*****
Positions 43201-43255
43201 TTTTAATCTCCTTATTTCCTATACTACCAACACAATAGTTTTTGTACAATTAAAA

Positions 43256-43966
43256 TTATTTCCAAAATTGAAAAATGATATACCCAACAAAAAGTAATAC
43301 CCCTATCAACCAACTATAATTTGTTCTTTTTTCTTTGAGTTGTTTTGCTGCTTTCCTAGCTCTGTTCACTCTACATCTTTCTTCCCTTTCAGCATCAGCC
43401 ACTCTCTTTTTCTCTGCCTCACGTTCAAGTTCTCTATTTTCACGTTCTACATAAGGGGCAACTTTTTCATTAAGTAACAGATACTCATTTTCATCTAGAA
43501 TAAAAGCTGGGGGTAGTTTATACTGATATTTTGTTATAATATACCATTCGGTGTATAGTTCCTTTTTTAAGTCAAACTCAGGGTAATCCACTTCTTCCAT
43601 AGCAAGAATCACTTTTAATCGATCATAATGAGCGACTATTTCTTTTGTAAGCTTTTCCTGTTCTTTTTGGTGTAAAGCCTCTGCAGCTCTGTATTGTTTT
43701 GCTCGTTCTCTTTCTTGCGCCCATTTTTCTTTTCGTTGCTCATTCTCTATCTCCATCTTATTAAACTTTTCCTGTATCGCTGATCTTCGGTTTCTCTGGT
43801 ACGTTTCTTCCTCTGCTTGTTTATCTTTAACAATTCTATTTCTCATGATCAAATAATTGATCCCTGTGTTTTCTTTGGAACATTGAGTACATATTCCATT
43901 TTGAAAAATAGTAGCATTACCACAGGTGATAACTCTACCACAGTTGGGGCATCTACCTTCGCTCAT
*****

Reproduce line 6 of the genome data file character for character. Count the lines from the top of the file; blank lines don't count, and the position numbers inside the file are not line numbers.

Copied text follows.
43401 ACTCTCTTTTTCTCTGCCTCACGTTCAAGTTCTCTATTTTCACGTTCTACATAAGGGGCAACTTTTTCATTAAGTAACAGATACTCATTTTCATCTAGAA